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Solid gold artifacts found on a farm in Russia, suggests Scythian ritual grounds location

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The Scythians were Eurasian nomads, who traveled the continental landmass of Europe and Asia from about 9th century BC up until the 4th century ADThey were known as great horsemen, warriors, and invaders, therefore portrayed as such on artifacts discovered throughout time, an example of which is a gold comb, dating to the late 5th to earth 4th century B.C found in a royal tomb of Solokha, Eastern Ukraine.

Separate tribes spoke the same language and were united in some ways, but not believed to be governed by one body.  Historic finds reveal that separate tribes had, for example, differences in their artistic expression as well as burial practices. They also had no written language. Being constantly on the move left no traces of settlement. Most of what we know today about them are from writings of other cultures of which the main source is the Greeks. The word Scythian was first used by the Greek historian Herodotus.


About 30 miles east of Stavropol, stands a burial mound, called a kurg…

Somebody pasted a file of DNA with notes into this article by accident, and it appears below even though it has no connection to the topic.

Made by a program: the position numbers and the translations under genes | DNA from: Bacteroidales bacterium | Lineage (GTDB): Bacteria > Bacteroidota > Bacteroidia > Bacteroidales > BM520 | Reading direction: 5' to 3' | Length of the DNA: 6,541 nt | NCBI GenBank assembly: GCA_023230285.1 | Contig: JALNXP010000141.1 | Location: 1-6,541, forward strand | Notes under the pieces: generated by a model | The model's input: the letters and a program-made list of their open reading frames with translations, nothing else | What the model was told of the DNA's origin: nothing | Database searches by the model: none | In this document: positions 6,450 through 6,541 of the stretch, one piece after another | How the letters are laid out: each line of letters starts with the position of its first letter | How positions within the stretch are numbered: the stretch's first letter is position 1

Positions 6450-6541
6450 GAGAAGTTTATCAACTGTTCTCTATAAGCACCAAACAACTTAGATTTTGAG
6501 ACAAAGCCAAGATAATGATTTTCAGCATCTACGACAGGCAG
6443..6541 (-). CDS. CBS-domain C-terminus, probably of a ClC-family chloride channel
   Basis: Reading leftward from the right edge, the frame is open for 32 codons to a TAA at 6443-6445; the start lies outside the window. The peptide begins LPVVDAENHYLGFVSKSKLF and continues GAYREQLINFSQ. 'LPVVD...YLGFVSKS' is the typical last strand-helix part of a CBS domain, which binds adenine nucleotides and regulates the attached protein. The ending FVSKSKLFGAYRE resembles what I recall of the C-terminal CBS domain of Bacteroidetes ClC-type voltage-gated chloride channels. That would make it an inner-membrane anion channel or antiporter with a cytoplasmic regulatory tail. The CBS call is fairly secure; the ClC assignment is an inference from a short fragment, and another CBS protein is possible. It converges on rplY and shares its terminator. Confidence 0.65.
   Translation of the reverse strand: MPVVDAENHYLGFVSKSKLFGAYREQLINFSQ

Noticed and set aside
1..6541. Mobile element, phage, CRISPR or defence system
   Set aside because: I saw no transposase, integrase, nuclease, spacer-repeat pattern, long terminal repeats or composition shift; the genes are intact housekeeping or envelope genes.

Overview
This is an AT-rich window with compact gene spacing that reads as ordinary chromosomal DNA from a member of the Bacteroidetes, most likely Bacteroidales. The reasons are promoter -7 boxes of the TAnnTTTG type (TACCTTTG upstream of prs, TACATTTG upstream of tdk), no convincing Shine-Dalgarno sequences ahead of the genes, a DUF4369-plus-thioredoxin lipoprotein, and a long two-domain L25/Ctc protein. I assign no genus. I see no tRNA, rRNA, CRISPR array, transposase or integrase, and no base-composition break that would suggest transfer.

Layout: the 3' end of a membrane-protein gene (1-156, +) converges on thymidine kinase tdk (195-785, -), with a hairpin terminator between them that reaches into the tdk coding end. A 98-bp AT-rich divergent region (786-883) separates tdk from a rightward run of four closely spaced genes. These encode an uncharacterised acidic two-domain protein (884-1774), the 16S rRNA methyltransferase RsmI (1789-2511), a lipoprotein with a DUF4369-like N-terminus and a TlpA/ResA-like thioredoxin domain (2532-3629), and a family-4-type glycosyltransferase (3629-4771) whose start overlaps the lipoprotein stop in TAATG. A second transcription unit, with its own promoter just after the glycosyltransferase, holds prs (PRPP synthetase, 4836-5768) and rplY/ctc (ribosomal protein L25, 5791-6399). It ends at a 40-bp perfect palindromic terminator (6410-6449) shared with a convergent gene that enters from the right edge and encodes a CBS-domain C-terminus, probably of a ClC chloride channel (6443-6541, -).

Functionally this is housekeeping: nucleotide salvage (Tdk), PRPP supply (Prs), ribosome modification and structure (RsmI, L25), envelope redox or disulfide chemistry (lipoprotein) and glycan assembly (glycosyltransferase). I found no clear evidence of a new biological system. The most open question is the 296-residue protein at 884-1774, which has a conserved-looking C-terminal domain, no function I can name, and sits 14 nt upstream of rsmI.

Two rare Viking coins found in Northern Ireland

Mr. Brian Morton with a representative of the British Museum.

Mr. Brian Morton, a full-time carer from Moneymore, was treasure hunting on a farmland in Newcastle, County Down when he discovered two rare Viking coins. These coins are a rare type of Hiberno-Manx, mainly circulated in the Isle of Man during the eleventh century and made of 93% silver.
It is the first of their kind to be found in Northen Ireland. Experts believe they may have been dispossessed during a Viking raid on a monastery at Maghera.

Vikings commenced their attacks on Ireland around 800 AD, where they stayed until 1169, up to the time of the Norman invasion. Taking into consideration that the coins were found at a location with no significant landmark or indicator and 5 feet (1.5m) apart, it is suggested by a former coin curator at the Ulster Museum that they were dropped and not deliberately buried. The Belfast authorities officially declared the coins as a treasure and they have been sent to the British Museum for valuation. National Museums Northern Ireland and Ulster Museum will both try to obtain these artifacts.

 
                       

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